When Otto Warmbier spoke as the 2013 salutatorian at Wyoming (Ohio) High School, he referenced a line from the TV show The Office: “I wish there was a way to know that you’re in the good old days before you’ve actually left them.”
Warmbier, 22, died Monday after being returned from North Korea; he had been held prisoner and arrived in the U.S. last week in a coma.
Video of the then-high school student shows a likable young man, ready for a promising future. Wyoming City Schools credited him with “countless contributions” and said his “leadership, actions, and limitless enthusiasm will be felt far into the future.”
Here’s the full speech he delivered at graduation.
When I was told that I’d get the honor of speaking at graduation, my first instinct was to find some keywords, some intellectual college thesaurus words, and build my speech around those. However, my initial attempt at a treatise on the eminent graduation on the current stratum of Wyoming High School seniors came off as a bit dry and pretentious, so I decided it was probably best if I looked for some help. Surely someone in the past however many years has found the right way to say goodbye to 153 seniors in just a few sentences.
A Google search for graduation quotes gave me the words of great speakers like John F. Kennedy, Martin Luther King Jr. and Winston Churchill, great authors like J.K. Rowling and Ernest Hemingway, and great athletes like Mike Tyson.
Unfortunately, I wasn’t quite satisfied with what the speakers, writers or even Iron Mike had to say, so I decided to resort to a fool-proof method of research I’m sure all my fellow graduates are familiar with: get frustrated, give up and go watch TV.
That’s when I got lucky: The Office finale was on. I’d seen it twice, but had no objection to watching it a third time. I expected to get a few laughs, relax a bit and come back to writing my speech with a new, more refreshed mindset. I didn’t expect that Andy Bernard, the man named by pop culture magazine Vulture as one of the 10 most annoying characters on television, would say the perfect quote to describe this class, but somehow he beat out Hemingway, King and Tyson.
As all the employees on the show are beginning to go their separate ways and begin new, exciting lives, much as we all are right now, he just described his feelings. He didn’t use any big words or elaborate metaphors, he just spoke: “I wish there was a way to know that you’re in the good old days before you’ve actually left them.”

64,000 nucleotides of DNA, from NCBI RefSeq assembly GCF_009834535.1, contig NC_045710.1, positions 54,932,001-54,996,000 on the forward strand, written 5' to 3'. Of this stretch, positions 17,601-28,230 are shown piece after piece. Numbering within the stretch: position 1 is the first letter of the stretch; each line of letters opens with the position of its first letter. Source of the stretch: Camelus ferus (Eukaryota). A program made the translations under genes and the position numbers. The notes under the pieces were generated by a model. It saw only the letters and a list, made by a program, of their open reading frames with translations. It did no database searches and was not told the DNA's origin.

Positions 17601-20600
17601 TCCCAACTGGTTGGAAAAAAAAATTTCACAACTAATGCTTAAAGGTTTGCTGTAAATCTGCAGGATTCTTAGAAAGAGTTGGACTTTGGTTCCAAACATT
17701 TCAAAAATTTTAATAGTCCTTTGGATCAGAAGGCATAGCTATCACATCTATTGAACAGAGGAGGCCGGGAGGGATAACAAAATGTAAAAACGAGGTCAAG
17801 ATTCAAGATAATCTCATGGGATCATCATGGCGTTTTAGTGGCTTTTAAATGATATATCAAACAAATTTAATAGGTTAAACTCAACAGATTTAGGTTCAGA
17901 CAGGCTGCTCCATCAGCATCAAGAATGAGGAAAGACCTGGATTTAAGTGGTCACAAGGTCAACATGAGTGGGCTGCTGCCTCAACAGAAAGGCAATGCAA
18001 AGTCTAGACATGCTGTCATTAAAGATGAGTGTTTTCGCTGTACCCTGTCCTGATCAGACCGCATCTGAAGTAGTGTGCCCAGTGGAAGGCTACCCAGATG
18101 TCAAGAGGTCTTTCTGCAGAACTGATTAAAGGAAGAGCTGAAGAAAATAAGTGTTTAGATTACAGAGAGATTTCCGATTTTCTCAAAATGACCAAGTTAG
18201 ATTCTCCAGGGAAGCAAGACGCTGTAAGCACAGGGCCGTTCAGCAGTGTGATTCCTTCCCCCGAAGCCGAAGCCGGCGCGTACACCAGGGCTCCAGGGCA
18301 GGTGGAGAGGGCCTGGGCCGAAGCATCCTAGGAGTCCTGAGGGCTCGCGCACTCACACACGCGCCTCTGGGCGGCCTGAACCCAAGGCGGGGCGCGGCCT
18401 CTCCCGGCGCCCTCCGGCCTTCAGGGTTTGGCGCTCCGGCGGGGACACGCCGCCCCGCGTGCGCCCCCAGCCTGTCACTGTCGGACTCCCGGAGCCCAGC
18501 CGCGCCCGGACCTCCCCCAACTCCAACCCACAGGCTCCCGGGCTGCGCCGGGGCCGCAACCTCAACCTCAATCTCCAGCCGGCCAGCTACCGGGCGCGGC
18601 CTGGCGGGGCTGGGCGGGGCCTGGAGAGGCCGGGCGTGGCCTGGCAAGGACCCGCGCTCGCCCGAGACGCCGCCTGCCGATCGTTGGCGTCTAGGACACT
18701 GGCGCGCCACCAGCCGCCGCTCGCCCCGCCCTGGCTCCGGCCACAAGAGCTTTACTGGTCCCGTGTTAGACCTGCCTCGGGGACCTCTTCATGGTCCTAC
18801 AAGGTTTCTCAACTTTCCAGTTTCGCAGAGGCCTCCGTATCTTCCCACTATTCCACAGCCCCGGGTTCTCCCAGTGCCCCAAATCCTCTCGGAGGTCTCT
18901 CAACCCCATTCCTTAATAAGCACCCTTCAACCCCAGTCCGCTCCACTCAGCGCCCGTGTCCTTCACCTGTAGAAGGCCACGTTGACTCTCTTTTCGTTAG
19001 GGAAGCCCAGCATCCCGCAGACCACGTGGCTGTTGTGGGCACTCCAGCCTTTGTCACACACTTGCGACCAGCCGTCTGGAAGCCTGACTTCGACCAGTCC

To me, this completely captures the feeling of graduation. This is our season finale. This is the end of one great show, but just the beginning to hundreds of new spin-offs. Today marks the splitting of a group that has exceeded everyone’s expectations, but our plot wasn’t without its low points.
We didn’t win float building, ever, and we may have been the first class, also ever, at Wyoming to not win the All-CHL (Cincinnati Hills League) sports award. In addition to that, we have all lost games, failed tests, ruined friendships, angered neighbors, wasted money and done pretty much everything else that high schoolers do.
But our story line has included something else. Our story line has included something incredible. As a group we’re stronger than anything right now. We’ve made it through the good times and the bad. We’ve celebrated victories together and fought through adversity together. We’ve turned Relay for Life from a fundraiser into a community event that no one would want to miss. We’ve turned the student section at both home and away events from a few cheering fans to a borderline offensive monster.
Looking around we know the names of pretty much everyone sitting up here, that’s the product of going to a small school. We also know much of their deep secrets and failed relationships, that’s the product of living in a small town with a not so small gossip problem. It’s what else we know that makes this class special though. We know where everyone is going next year, we know where everyone has come from. We know how to make each other comfortable, we know each other’s family, we know each other’s friends, we know each other’s siblings, a lot of us even know each other’s grandparents. We know when someone is struggling and we come together as a class to make things better.
As we prepare to leave Wyoming High School it feels like leaving a close friend. In a literal sense, it is. Many of us will move far away and not come back for a long time. But there’s also a different kind of goodbye. A farewell to something larger than just a friend. This is our last day together as Wyoming High School’s class of 2013. Tomorrow morning we will all belong to another class, another job or another city. No matter where we go or what we do though, we will always have this group here. Even when Wyoming’s class of 2013 is a thing of the past, we will have the support of all these people around us. We’ll have the knowledge we gained as a group and we’ll have reruns, the memories we created to be played over and over again.